General Zika Information
Zika primarily spreads through infected mosquito bites. You can also get Zika through sex.
Many areas in the United States have the type of mosquitoes that can spread Zika virus. These mosquitoes bite during the day and night. Zika can also be passed through sex from a person who has Zika to his or her sex partners, even if the person doesn’t have symptoms.
If you are pregnant and must travel to an area with risk of Zika, take steps to protect yourself and your pregnancy.
- Use an EPA-registered insect repellent. It works and is safe for pregnant and breastfeeding women.
- Wear long-sleeved shirts and long pants.
- Stay in places with air conditioning or window and door screens.
- Remove standing water around your home.
Zika is linked to birth defects.
Zika infection during pregnancy can cause a serious birth defect called microcephaly that is a sign of incomplete brain development. Doctors have also found other problems in pregnancies and among fetuses and infants infected with Zika before birth. If you are pregnant and have a partner who lives in or has traveled to an area with a Zika outbreak (as indicated by red areas on the Zika map) or with current or past spread of Zika (as indicated by purple areas on the Zika map), use condoms or do not have sex during your pregnancy. To be effective, condoms should be used from start to finish, every time during vaginal, anal, and oral sex.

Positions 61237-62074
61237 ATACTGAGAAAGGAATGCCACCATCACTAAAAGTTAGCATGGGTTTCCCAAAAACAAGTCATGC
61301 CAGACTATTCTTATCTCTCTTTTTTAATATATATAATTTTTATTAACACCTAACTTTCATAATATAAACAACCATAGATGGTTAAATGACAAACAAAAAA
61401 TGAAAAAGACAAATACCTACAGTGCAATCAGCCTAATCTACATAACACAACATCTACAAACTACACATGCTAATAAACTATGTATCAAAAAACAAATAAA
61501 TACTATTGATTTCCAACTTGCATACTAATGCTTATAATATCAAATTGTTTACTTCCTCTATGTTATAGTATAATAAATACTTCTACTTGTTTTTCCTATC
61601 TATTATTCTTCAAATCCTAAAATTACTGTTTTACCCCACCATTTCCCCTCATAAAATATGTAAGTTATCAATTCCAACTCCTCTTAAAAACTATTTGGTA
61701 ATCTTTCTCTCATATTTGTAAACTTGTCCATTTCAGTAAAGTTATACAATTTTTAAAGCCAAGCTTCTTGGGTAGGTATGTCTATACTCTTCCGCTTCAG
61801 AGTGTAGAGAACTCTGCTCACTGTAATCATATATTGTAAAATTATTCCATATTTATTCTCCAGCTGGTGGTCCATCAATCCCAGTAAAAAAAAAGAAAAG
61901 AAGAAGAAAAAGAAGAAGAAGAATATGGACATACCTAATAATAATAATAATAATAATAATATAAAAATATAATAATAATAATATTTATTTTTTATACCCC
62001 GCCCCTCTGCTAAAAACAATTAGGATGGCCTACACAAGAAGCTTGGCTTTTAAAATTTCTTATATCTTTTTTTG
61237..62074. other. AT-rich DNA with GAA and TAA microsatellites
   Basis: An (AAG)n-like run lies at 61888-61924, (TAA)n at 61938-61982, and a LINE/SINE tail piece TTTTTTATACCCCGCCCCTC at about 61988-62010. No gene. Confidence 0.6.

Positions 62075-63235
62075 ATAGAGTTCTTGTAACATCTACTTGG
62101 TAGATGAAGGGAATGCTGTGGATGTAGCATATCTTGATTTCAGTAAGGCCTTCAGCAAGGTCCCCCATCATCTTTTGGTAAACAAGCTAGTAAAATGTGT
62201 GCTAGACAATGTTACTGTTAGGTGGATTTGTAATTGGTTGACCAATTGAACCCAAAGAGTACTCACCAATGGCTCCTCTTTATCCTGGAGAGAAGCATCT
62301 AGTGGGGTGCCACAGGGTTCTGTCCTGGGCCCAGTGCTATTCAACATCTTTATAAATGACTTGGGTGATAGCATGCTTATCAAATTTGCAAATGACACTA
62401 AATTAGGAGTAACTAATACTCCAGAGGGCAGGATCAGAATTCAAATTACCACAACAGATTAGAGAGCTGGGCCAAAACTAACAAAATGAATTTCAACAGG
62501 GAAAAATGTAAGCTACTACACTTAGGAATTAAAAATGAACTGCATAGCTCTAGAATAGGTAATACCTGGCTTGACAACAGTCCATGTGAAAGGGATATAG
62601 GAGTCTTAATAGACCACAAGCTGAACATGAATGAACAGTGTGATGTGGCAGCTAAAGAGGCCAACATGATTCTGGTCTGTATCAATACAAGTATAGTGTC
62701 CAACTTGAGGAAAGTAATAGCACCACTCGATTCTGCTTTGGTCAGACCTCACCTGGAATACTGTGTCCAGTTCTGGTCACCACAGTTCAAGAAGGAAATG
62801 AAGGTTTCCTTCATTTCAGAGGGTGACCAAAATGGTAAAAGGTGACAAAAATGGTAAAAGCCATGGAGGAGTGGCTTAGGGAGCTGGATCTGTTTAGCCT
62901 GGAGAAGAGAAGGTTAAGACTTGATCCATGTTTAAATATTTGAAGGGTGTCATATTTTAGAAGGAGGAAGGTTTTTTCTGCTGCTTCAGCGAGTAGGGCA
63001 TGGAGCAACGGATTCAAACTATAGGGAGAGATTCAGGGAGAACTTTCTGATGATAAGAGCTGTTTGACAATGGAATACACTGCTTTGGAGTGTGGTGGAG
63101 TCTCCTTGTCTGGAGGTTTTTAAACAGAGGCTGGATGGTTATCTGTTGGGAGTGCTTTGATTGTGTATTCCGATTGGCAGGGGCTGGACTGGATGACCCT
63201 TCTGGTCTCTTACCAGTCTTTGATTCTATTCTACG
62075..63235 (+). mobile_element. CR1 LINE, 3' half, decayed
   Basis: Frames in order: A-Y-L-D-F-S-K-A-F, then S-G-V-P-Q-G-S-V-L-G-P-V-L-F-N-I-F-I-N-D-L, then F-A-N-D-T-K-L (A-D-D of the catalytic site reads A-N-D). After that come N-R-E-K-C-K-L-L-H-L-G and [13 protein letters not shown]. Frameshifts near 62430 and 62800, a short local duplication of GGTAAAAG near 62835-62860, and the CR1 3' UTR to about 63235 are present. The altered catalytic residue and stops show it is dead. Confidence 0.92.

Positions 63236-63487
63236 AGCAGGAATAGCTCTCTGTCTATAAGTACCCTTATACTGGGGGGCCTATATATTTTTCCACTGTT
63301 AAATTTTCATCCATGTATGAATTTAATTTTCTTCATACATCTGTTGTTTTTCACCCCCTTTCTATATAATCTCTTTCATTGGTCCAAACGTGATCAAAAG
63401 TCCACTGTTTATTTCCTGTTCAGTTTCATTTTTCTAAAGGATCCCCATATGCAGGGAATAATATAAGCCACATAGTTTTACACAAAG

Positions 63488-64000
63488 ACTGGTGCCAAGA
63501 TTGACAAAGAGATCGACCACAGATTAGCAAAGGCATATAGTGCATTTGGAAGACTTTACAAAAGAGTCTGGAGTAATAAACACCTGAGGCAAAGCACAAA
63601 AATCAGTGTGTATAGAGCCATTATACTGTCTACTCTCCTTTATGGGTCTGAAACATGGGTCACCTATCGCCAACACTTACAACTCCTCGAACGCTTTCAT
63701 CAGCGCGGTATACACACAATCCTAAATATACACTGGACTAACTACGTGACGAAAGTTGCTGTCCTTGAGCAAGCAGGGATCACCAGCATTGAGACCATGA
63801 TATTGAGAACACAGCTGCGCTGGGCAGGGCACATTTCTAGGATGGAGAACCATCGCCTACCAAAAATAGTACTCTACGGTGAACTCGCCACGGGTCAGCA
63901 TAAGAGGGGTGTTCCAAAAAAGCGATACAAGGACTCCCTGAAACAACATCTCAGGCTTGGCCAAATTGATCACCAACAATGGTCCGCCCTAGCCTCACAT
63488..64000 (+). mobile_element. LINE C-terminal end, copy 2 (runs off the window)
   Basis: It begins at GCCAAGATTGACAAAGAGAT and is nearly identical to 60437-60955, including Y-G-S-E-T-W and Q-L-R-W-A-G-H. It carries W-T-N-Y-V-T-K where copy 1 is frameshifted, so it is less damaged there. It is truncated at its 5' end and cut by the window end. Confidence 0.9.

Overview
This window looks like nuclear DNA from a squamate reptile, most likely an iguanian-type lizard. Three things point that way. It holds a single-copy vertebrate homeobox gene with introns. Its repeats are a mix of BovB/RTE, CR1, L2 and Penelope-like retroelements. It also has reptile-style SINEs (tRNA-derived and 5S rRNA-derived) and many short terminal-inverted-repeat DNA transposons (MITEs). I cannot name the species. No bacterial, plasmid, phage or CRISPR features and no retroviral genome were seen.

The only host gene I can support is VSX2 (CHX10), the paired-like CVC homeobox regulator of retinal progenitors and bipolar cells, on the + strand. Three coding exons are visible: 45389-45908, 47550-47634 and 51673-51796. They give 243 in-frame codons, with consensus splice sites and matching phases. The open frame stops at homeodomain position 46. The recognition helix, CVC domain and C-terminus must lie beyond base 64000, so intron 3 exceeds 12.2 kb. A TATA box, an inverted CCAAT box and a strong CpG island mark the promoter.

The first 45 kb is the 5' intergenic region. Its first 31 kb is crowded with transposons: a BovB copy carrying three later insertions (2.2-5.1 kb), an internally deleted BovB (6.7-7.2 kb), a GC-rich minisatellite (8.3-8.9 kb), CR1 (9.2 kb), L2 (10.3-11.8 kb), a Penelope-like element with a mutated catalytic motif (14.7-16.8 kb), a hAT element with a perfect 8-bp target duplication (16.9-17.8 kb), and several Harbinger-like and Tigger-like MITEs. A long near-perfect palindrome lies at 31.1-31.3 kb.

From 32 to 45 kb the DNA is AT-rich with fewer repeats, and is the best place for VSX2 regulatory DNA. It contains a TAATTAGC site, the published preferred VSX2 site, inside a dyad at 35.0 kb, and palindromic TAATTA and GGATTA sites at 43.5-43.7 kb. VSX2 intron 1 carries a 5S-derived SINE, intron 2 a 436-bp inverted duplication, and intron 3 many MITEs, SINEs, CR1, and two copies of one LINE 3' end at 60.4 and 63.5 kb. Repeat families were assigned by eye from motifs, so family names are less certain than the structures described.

Pregnant women should not travel to areas with Zika outbreaks (as indicated by red areas on the Zika map).
If you must travel to one of these areas, talk to your healthcare provider first and strictly follow steps to prevent mosquito bites and sexual transmission during your trip. Before travel to areas with current or past spread of Zika (as indicated by purple areas on the Zika map), pregnant women and couples considering pregnancy should talk with their doctors or other healthcare providers and carefully consider risks and possible consequences of travel.
Returning travelers infected with Zika can spread the virus through mosquito bites and sex.
Even if they do not feel sick, travelers returning from an area with risk of Zika should take steps to prevent mosquito bites for 3 weeks so they do not spread Zika to uninfected mosquitoes. If a mosquito bites a person while he or she has Zika virus in his or her blood, the mosquito can become infected and then infect other people.
Couples with a partner who lives in or has traveled to an area with a Zika outbreak (as indicated by red areas on the Zika map) or areas with current or past spread of Zika (as indicated by purple areas on the Zika map), especially those who are pregnant or planning to become pregnant, should take steps to protect themselves during sex. Zika can stay in semen for months after infection (even without symptoms), and can be spread to partners during that time.